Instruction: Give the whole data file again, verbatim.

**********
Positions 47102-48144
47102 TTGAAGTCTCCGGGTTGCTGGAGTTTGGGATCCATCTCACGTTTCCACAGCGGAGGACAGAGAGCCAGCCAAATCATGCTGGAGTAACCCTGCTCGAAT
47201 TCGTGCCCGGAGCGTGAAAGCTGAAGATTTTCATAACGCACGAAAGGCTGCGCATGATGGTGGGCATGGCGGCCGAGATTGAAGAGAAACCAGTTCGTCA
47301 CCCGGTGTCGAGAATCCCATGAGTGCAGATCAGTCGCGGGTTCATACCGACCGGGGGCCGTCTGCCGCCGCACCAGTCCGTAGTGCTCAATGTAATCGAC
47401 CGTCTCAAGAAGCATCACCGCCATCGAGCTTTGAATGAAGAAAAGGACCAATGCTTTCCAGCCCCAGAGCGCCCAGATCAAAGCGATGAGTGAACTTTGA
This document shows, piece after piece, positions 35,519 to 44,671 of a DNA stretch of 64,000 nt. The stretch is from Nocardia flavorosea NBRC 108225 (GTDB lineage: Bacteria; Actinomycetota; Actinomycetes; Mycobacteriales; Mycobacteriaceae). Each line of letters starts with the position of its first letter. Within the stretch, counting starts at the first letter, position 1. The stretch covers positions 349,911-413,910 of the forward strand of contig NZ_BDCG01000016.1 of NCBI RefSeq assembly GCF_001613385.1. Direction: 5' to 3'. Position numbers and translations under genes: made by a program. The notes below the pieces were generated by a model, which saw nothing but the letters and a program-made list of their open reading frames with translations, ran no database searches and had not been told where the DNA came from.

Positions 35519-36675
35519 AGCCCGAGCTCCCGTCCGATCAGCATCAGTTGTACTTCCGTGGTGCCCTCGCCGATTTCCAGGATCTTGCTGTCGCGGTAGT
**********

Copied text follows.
Positions 47102-48144
47102 TTGAAGTCTCCGGGTTGCTGGAGTTTGGGATCCATCTCACGTTTCCACAGCGGAGGACAGAGAGCCAGCCAAATCATGCTGGAGTAACCCTGCTCGAAT
47201 TCGTGCCCGGAGCGTGAAAGCTGAAGATTTTCATAACGCACGAAAGGCTGCGCATGATGGTGGGCATGGCGGCCGAGATTGAAGAGAAACCAGTTCGTCA
47301 CCCGGTGTCGAGAATCCCATGAGTGCAGATCAGTCGCGGGTTCATACCGACCGGGGGCCGTCTGCCGCCGCACCAGTCCGTAGTGCTCAATGTAATCGAC
47401 CGTCTCAAGAAGCATCACCGCCATCGAGCTTTGAATGAAGAAAAGGACCAATGCTTTCCAGCCCCAGAGCGCCCAGATCAAAGCGATGAGTGAACTTTGA
This document shows, piece after piece, positions 35,519 to 44,671 of a DNA stretch of 64,000 nt. The stretch is from Nocardia flavorosea NBRC 108225 (GTDB lineage: Bacteria; Actinomycetota; Actinomycetes; Mycobacteriales; Mycobacteriaceae). Each line of letters starts with the position of its first letter. Within the stretch, counting starts at the first letter, position 1. The stretch covers positions 349,911-413,910 of the forward strand of contig NZ_BDCG01000016.1 of NCBI RefSeq assembly GCF_001613385.1. Direction: 5' to 3'. Position numbers and translations under genes: made by a program. The notes below the pieces were generated by a model, which saw nothing but the letters and a program-made list of their open reading frames with translations, ran no database searches and had not been told where the DNA came from.

Positions 35519-36675
35519 AGCCCGAGCTCCCGTCCGATCAGCATCAGTTGTACTTCCGTGGTGCCCTCGCCGATTTCCAGGATCTTGCTGTCGCGGTAGT